The Standard MK8 extruder on the CR-10 is fundamentally a pretty simple design. There’s an arm, tension spring, toothed drive gear and Idler wheel all bolted onto a base which in turn is then mounted onto a bracket and a Nema stepper drive motor.
In almost all cases this will function perfectly fine for printing the most common of filament types such as PLA and ABS as the material itself is rigid enough to be pushed and pulled by the drive gear during extrusion and retraction without any bending or flexing. If there is enough spring tension acting on the filament from the arm and idler the extruder will perform happily all day long and not really have any issues. So as there’s not a great deal of complexity to this design how can it be improved upon?
Improvements can be made in the reliability of the part/s. The standard plastic, like anything made from plastic, can and does break after continued and constant use. By changing this to a more durable material, i.e. aluminium, it will greatly improve on the reliability of the component. The other area of enhancement is for when it comes to printing in flexible filaments. As the standard design has many ‘open’ areas which can be an issue when printing a softer material, such as flexible PLA, on the Bowden setup on a CR-10.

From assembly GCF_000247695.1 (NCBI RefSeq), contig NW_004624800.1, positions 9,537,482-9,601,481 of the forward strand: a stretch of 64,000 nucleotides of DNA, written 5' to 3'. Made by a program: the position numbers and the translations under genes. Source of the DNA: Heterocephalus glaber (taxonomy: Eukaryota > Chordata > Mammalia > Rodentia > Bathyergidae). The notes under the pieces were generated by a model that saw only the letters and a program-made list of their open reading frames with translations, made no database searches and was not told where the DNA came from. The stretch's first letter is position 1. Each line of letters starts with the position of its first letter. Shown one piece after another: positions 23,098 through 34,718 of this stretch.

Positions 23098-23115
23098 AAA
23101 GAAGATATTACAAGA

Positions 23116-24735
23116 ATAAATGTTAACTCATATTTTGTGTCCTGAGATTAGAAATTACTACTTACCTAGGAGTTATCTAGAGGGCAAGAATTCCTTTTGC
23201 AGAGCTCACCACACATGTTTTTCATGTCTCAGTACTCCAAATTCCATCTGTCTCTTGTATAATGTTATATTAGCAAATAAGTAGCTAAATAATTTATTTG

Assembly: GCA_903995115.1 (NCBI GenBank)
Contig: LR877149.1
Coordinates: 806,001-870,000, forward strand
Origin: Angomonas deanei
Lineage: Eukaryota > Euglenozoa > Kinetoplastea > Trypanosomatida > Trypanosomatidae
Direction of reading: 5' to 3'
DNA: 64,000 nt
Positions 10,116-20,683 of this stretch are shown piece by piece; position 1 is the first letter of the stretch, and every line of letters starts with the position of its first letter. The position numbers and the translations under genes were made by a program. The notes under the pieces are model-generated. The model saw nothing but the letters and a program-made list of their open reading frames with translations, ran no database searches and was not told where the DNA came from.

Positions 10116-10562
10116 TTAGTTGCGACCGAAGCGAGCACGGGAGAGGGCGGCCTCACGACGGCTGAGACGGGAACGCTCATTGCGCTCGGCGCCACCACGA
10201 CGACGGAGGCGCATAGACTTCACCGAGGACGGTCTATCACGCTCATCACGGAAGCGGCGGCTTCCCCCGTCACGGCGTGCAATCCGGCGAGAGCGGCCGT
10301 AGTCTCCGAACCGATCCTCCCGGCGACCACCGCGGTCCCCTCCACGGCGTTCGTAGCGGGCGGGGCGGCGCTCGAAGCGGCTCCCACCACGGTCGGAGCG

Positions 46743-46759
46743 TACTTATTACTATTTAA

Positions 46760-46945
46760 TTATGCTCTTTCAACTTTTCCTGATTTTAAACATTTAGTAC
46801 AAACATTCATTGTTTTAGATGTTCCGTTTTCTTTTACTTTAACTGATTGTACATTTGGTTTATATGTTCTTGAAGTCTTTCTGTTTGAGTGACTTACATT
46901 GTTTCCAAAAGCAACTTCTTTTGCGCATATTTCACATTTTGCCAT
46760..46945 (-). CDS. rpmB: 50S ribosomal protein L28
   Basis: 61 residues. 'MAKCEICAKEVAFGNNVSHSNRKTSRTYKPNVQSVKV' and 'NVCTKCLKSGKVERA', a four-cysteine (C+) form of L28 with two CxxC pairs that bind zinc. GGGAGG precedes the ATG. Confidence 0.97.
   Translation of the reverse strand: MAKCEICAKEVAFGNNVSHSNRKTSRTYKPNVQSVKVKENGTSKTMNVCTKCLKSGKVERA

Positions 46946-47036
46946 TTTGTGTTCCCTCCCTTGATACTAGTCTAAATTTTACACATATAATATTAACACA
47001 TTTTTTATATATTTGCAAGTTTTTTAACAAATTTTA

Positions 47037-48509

Macewen3D offer an upgrade for the stock plastic extruder drive feed mechanism which is a vast improvement and is superior in almost every way. The kit includes all the parts required to do the swap from plastic-fantastic to sexy anodized gold aluminium and stainless steel. This upgrade also resolves the issues of printing in flexible filament by having Teflon tubing in places where ‘open’ voids would have otherwise been on the standard feed mechanism.
On the Macewen3D website, there are two options available for the kit: ‘flexiPLUS’ or the creatively named ‘FlexiPLUS with stainless steel gear’. Both these kits are exactly the same except for (you guessed it) the stainless steel drive gear which seems to be the only difference between the two when comparing apples with apples. To be honest, I don’t know why they (Macewen3D) bother offer such an option, for such a minimal price difference (about $4 AUD) it doesn’t seem to warrant the need for a variation of the nature. Obviously, there must be specific reasons for why this option exists which I am overlooking at the time of writing this review.
As you probably would have guessed, I opted for the stainless steel drive gear as I figured if I was going to be spending money on such upgrade and the shipping I might as well get the best version of it and for the pissy few dollars more it really wasn’t worth keeping the standard carbon steel gear.